Pro-government Chinese citizens, including international students, are often mobilised in demonstrations in support of the regime. They’re also using violence. The UK, where historical links have attracted many Hong Kong exiles, has seen at least two such incidents. In the city of Southampton this June, Hong Kong democracy protesters were reportedly attacked by a pro-China group. Last year Chinese consulate staff in Manchester violently attacked people protesting about Hong Kong outside the building, dragging a man into the consulate grounds, where he was beaten and left needing hospital treatment. Other exiles have also been subjected to physical violence.

Voices from the frontline

Anouk Wear is research and policy adviser at Hong Kong Watch, a UK-based civil society organisation (CSO) based in the UK that produces research and monitors threats to Hong Kong’s autonomy, basic freedoms and the rule of law.


Hong Kong activists in exile face the challenge of continuing our activism without being in the place where we want and need to be to make a direct impact. We put continuous effort into community-building, preserving our culture and staying relevant to the people and situation in Hong Kong today.

When we do this, we face threats from the Chinese government that have drastically escalated since the National Security Law (NSL) was imposed in 2020.

In practical terms, any activism the Hong Kong government dislikes, including meeting a foreign politician, organising an event and publishing an article, can be deemed a violation of the NSL, according to the government’s interpretation. This means we don’t know what is legal and what is not, and many people end up self-censoring to protect themselves.

Since the imposition of the NSL, over 60 CSOs, including political parties, trade unions and media groups, have disbanded. Many have relocated abroad, including over 50 CSOs that signed a joint statement urging government action following the Hong Kong National Security arrest warrants and bounties.

There is a strong network of Hong Kong activists in exile, and activists in exile are still able to do their work. However, we have great difficulty collaborating with activists still in Hong Kong because of the risks they face. For example, recently five people in Hong Kong were arrested for alleged links to activists in exile who are on the wanted list. Collaborations must now be even more careful and discreet than they already were.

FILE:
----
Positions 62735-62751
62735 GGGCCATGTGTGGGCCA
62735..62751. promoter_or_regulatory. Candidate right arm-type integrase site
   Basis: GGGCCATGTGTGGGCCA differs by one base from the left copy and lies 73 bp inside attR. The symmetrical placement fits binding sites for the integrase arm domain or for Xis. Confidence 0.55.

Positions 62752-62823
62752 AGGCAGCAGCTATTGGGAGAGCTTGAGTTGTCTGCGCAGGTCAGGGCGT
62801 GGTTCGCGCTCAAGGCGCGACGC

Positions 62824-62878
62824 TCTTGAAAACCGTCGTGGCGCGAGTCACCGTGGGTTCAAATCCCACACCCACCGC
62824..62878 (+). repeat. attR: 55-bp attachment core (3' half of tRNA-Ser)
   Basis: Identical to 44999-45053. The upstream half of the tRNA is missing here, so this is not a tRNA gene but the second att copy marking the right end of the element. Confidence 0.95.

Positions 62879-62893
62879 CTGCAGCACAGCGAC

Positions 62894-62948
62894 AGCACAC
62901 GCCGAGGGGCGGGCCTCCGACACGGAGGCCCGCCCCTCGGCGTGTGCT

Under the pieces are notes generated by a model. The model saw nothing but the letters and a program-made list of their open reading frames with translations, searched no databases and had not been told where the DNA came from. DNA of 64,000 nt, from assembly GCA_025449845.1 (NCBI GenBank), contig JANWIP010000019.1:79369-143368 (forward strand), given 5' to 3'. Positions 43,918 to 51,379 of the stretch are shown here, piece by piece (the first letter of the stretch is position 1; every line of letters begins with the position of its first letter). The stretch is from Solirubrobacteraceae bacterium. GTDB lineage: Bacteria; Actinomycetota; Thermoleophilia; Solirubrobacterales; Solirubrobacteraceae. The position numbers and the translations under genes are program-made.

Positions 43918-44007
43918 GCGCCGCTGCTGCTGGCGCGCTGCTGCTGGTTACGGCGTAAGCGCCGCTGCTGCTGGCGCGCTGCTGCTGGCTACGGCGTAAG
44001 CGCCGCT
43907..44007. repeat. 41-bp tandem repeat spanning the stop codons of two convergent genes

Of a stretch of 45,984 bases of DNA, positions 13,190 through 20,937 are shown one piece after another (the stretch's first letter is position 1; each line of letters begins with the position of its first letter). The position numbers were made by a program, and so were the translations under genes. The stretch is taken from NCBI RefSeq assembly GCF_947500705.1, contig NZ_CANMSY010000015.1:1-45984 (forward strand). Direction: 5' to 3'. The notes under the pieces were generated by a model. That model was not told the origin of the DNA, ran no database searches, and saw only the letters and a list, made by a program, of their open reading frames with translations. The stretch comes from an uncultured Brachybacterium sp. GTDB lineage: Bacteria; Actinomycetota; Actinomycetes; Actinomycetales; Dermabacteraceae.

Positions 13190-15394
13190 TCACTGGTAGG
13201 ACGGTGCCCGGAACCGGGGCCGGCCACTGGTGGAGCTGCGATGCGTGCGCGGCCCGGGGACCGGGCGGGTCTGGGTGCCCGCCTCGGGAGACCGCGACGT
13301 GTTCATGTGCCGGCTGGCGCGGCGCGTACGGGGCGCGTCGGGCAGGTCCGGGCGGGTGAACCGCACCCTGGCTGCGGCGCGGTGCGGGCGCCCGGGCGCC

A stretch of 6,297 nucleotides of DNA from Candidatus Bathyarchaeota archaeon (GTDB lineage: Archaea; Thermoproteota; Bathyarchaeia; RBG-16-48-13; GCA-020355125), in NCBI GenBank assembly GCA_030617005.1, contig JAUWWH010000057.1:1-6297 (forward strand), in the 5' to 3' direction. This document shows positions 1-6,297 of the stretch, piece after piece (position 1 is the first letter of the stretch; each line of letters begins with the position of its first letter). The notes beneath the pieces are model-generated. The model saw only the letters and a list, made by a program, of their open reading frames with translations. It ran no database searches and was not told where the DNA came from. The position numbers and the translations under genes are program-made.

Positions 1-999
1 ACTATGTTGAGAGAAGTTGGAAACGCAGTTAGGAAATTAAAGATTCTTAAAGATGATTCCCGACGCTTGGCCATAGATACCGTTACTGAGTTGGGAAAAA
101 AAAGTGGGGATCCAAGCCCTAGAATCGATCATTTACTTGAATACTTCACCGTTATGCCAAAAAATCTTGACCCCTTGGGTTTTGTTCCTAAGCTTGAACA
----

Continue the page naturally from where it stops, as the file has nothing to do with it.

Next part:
In November 2022, Hong Kong journalists who relocated to the UK collaborated with the National Union of Journalists of the UK and Ireland to launch the Association of Overseas Hong Kong Media Professionals. They pledged to focus on freedom of the press in Hong Kong and provide mutual assistance for professionals who have relocated overseas.

There is also extensive support among Hong Kong activists and CSOs in exile, from civil society of host countries and from the international community, as can be seen in the joint response to the arrest warrants and bounties issued on 3 July.

However, more coordinated action is needed to respond to Beijing’s threats, particularly from the governments of host countries. There needs to be more assurance and action to reiterate that Beijing and Hong Kong do not have jurisdiction abroad and there will be serious consequences to their threats.


This is an edited extract of our conversation with Anouk. Read the full interview here.

Difficult days ahead

The authorities don’t yet get everything their own way. Unlike on the mainland, Hong Kong’s courts still retain a degree of independence. Recently an appeals court overturned part of the convictions of seven democracy activists for organising an unauthorised assembly. Another conviction, of journalist Choy Yuk-ling, was overturned in June. Last month a court rejected a government application to ban the protest song Glory to Hong Kong.

One way the authorities are trying to make these legal defeats rarer is by making it harder to hire foreign lawyers, who may feel less subject to state pressure: in May, John Lee was given the power to veto the involvement of foreign lawyers in national security cases. Lawyers are also fleeing Hong Kong as a result of growing intimidation.

The situation can only worsen. The Chinese state will likely further intensify repression, on the mainland and in Hong Kong, including to keep a lid on dissent generated by economic slowdown. In Hong Kong, people have been warned that what’s called ‘soft resistance’ – which appears to be expressing any kind of opinion the state disagrees with – will be stamped out. Those in the firing line include media, education bodies and artists and cultural institutions. This even extends to people complaining about poor quality housing. Further security laws are in the pipeline.

Amid domestic repression, activists in exile will keep trying to sustain the call for freedom in Hong Kong. Their task just became much harder. They need to be protected, defended and supported.


  • Governments of countries where exiled Hong Kong activists are based should put in place measures to ensure their safety.
  • Civil society in countries with exiled Hong Kong activists should provide support to help sustain international networks of activists.
  • The Hong Kong authorities should immediately withdraw the arrest warrants and bounties placed on the eight exiled activists.

Cover photo by Tobias Schwarz/AFP via Getty Images